New Alzheimer’s blood tests may be game-changers for treating the disease

By Robert Langreth | Bloomberg

There’s no simple way to tell who has Alzheimer’s disease, but with a blockbuster treatment for millions of Americans on the horizon, blood-test makers are gearing up to change this.

Even doctors who were initially skeptical about blood tests for the condition are gaining confidence that products from Quest Diagnostics Inc., Quanterix Corp. and C2N Diagnostics can help distinguish which patients may qualify for treatment with the experimental drug lecanemab, expected to be approved next year. The drug is the first ever to clearly slow the progress of Alzheimer’s, the brain-wasting disease that affects some 6 million Americans.

“These tests are getting better — not perfect, but accurate enough so they will be used,” says Harvard Medical School neurologist Reisa Sperling. Sperling was unsure about the tests a few years ago, she says, but now is convinced they are almost ready for widespread use. “They are simpler than a PET scan, they are simpler than a spinal tap.”

Studies suggest that amyloid – an abnormal brain protein targeted by lecanemab – is present in more than two-thirds of Alzheimer’s patients and around half of 10 million more with mild cognitive impairment. Convenient testing could have a huge impact on how the therapy, a collaboration between Eisai Co. and Biogen Inc., is used. The drug must be infused into patients every two weeks with potential side effects that include brain swelling and bleeding.

It’s also likely to be expensive: sales could hit $10 billion over time, according to RBC Capital Markets analysts. Doctors won’t want to risk administering it to patients without proof of amyloid in their brains.

To qualify for lecanemab initially, patients would likely need a brain PET scan or a spinal tap to show amyloid is present. The scans could be hard to get: Medicare has restricted coverage of amyloid PET scans that can cost as much as $7,000 — most hospitals perform them only occasionally. Spinal taps are another way to get tested, but they’re invasive and sometimes painful, so some patients shy away.

Early Stages

Testing people promptly will be important: Eisai’s drug works only for people in the early stages of Alzheimer’s. While it slowed the rate of cognitive decline by 27% over 18 months, doctors hope that the impact could broaden over time. Potential side effects include brain swelling and brain bleeding, and the drug is likely to be expensive. Doctors won’t want to risk administering it to patients who don’t have amyloid in their brains.

A few years ago, blood tests for Alzheimer’s seemed like a distant prospect, but researchers are making rapid advances. Some tests compare levels of different forms of amyloid protein found in the blood, which can indicate what’s present in the brain. Others monitor various forms of a second protein called tau that tends to rise in the blood when amyloid is present. None are routinely covered by insurers or cleared by the Food and Drug Administration.

Founded by scientists from Washington University in St. Louis, C2N introduced its first amyloid blood test in 2020. The panel costs $1,250 and combines amyloid levels with measurements of another Alzheimer’s-linked protein called apolipoprotein E4 and the patient’s age to predict risk. Last month, C2N said it would start selling an improved version of the test that also measures one of the tau proteins.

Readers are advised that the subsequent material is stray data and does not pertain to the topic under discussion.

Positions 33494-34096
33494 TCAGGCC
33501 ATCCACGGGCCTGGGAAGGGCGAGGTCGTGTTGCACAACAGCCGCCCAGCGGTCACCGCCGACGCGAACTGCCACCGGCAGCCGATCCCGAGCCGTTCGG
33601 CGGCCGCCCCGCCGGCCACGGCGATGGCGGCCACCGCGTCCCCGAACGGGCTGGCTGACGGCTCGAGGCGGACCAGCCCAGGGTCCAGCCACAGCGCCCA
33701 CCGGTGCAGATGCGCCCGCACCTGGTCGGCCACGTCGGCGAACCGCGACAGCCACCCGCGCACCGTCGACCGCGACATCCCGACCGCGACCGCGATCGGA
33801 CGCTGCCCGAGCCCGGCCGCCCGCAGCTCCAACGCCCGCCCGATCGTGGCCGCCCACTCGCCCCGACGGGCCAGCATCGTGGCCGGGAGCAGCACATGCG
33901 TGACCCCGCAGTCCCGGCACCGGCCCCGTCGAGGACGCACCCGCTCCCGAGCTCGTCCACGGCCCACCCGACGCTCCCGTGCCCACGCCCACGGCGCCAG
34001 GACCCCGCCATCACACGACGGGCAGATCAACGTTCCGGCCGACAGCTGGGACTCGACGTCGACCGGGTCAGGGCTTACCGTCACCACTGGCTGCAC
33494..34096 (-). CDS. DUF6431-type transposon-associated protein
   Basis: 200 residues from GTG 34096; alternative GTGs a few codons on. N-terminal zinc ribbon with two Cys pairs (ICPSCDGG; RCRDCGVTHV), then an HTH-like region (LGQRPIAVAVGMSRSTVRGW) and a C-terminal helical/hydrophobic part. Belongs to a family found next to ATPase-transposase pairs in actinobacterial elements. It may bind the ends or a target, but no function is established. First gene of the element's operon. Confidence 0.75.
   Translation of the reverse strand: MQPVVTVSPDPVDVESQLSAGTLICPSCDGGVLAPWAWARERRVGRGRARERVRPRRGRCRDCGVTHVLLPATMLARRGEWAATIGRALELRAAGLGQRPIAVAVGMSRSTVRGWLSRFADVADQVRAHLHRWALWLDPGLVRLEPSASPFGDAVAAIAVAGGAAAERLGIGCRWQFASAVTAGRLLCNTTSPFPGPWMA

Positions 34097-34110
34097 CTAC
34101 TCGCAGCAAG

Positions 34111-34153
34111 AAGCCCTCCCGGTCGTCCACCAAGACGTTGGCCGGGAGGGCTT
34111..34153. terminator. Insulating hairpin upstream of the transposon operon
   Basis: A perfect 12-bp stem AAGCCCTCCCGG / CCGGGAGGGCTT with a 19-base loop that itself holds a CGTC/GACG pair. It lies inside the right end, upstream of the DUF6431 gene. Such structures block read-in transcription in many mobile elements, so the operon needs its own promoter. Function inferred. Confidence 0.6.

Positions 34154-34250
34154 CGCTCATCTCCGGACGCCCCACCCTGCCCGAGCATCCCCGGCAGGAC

Quest introduced a $500 amyloid-ratio blood test back in April. It’s covered by some insurance plans, and the company’s exploring a combination test for additional Alzheimer’s proteins. Quanterix began selling a blood test this year for one form of tau protein and is working with Eli Lilly & Co. on another.

Some researchers say the tests are mainly useful for narrowing down the number of people who need scans or spinal-fluid tests. Many have only been used to evaluate samples from people in clinical trials, who are often younger, less diverse and have fewer pre-existing conditions than the general population with Alzheimer’s symptoms, says Michelle Mielke, an epidemiologist at the Wake Forest University School of Medicine.

“The field is moving so fast,” she says, but the blood tests “are not good enough right now to be used as a sole diagnostic.”

Mielke and Sperling served on a panel of experts convened by the Alzheimer’s Association that said in July that the blood tests could be used in symptomatic people at specialized memory clinics. Still, they said, more data are needed before the tests are ready for use in primary care.

“The big question is whether you can use them instead of a PET scan” or spinal-fluid test, says Kaj Blennow, a clinical testing expert at the University of Gothenburg in Sweden. “I am not convinced.”

Some tests can be thrown off by drugs taken by people with heart failure, or by obesity, Blennow says. But in the future, the tests may help primary care clinics or smaller hospitals identify people who should be sent on to specialists for more definitive testing, he says.

In a presentation at a recent Alzheimer’s meeting, University of Southern California researchers said an assay similar to C2N’s second-generation test was 88% accurate in identifying healthy people with high levels of amyloid in the brain. While there were still some false positives, the test could be useful for determining whether people qualify for prevention trials, they said, reducing the number of health people who would need PET scans by almost two-thirds.

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